ISPS Handa Wales Open preview

The European Tour remains in the UK this week and travels to the Celtic Manor Resort for the ISPS Handa Wales Open. Alexander Noren of Sweden is the defending champion.

Alex Noren defends Wales Open (Getty Images)

Lowdown: The European Tour remains in the UK this week and travels to the Celtic Manor Resort for the ISPS Handa Wales Open. Alexander Noren of Sweden is the defending champion. The Wales Open was first contested at Celtic Manor in 2000 and since then there have been some notable winners, including Paul McGinley, Paul Lawrie, Miguel Angel Jimenez and Robert Karlsson. Last year Sweden's Alex Noren prevailed by two strokes over Gregory Bourdy of Fance and Denmark's Anders Hansen. There's a new sponsor for this year's Wales Open. The International Sports Promotion Society has taken over from Saab as part of a three-year agreement. ISPS, chaired by Japanese philanthropist Dr Haruhisa Handa, is a key supporter of the International Blind Golf Association and the group works hard to raise the profile of blind and disabled golf around the world. A strong field has assembled for this event as players strive to collect Ryder Cup points and climb the table in the Race to Dubai. Ryder Cup captain Jose Maria Olazabal will be teeing it up this week so it's a good opportunity for a player outside the automatic qualifying positions to grab his attention.

Venue: The Celtic Manor Resort, Newport, Wales Date: May 31 - Jun 3 Course stats: par 71, 7,378 yards Purse: £1,800,000 Defending Champion: Alex Noren (-9)

TV Coverage: Thursday 31 - Live on Sky Sports 1 from 10.30am Friday 1 - Live on Sky Sports 1 from 3.30pm Saturday 2 - Live on Sky Sports 1 from 1pm Sunday 3 - Live on Sky Sports 1 from 12pm

Player Watch: Paul Lawrie - The Scot is in superb form, a semi finalist in the World Match Play then runner-up in the BMW PGA Championship. He's now second on the European Ryder Cup points list and could all but secure his place at Medinah with a victory here. He's also a former winner of this event.

Francesco Molinari - Few are better than the Italian from tee to green and he's playing well at the moment with a victory in Spain and a top-10 last week. Currently 14th on the European Ryder Cup points list, he could do with a boost here.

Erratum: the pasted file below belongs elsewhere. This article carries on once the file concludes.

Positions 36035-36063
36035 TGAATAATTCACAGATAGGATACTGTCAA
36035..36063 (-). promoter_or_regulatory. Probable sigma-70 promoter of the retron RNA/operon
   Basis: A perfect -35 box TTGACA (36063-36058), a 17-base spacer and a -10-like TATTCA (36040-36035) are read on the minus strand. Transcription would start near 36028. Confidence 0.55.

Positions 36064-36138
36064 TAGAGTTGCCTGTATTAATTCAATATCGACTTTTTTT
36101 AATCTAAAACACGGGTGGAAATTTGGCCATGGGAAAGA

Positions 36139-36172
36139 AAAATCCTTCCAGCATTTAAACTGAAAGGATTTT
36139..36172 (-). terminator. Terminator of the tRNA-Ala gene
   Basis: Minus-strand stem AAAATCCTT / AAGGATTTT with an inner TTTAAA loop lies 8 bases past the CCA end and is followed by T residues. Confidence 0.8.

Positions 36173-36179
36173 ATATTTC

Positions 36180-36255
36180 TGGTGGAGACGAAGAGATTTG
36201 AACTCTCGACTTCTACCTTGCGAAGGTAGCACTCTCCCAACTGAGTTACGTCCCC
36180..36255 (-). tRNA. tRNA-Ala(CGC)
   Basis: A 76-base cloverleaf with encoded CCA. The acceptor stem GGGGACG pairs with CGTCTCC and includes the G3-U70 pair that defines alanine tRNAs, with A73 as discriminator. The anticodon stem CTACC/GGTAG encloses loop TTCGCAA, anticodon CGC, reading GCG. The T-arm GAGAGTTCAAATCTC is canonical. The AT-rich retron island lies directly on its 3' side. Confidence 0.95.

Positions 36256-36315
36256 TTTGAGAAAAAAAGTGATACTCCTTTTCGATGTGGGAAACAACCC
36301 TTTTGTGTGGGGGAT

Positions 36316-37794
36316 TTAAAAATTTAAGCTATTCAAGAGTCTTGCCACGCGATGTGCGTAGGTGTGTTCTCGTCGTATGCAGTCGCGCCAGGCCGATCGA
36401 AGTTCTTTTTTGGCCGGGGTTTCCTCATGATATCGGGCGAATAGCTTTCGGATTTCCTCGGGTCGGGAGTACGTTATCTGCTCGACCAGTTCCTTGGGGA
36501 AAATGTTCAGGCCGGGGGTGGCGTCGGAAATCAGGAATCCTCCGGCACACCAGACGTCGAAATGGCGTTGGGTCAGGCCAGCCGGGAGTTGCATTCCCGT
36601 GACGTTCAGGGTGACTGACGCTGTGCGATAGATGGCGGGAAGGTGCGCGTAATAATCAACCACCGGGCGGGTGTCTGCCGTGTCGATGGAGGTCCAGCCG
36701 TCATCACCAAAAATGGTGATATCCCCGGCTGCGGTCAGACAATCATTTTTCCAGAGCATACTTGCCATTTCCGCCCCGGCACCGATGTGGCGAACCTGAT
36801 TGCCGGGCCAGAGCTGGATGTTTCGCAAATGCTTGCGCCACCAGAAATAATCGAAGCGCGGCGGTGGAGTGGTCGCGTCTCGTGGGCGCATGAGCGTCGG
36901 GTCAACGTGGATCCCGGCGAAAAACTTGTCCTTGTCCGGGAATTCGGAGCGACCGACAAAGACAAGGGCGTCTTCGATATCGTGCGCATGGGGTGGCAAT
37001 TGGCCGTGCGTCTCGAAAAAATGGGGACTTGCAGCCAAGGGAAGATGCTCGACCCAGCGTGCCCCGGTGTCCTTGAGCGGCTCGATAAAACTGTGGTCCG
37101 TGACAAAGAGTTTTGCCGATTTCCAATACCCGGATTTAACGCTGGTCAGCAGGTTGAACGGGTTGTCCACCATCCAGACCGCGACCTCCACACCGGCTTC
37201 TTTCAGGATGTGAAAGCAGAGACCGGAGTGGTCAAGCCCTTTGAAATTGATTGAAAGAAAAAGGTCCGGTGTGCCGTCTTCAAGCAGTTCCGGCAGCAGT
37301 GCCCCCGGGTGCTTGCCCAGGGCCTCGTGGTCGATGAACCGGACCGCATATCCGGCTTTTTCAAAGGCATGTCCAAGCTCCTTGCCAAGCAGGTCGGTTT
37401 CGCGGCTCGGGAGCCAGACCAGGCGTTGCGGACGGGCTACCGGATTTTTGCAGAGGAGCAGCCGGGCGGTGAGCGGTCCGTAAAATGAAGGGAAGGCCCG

Jamie Donaldson - The talented Welshman is yet to live up to his full potential on the European Tour and grab a victory. This, his home Open, could be the place to change that.

Key hole: 15th. This is a brilliant risk and reward par-4 that measures 377 yards on the card but is driveable if the players opt to take the line straight from tee to green. The strategic way to play the hole is to lay up to the corner of the dog-leg and pitch on but, by carrying the ball all the way to the putting surface in one, eagle chances can be the result.

Where next? PGA Tour - The Memorial Tournament preview

Fergus Bisset
Contributing Editor

Fergus is Golf Monthly's resident expert on the history of the game and has written extensively on that subject. He is a golf obsessive and 1-handicapper. Growing up in the North East of Scotland, golf runs through his veins and his passion for the sport was bolstered during his time at St Andrews university studying history. He went on to earn a post graduate diploma from the London School of Journalism. Fergus has worked for Golf Monthly since 2004 and has written two books on the game; "Great Golf Debates" together with Jezz Ellwood of Golf Monthly and the history section of "The Ultimate Golf Book" together with Neil Tappin , also of Golf Monthly. 

Fergus once shanked a ball from just over Granny Clark's Wynd on the 18th of the Old Course that struck the St Andrews Golf Club and rebounded into the Valley of Sin, from where he saved par. Who says there's no golfing god?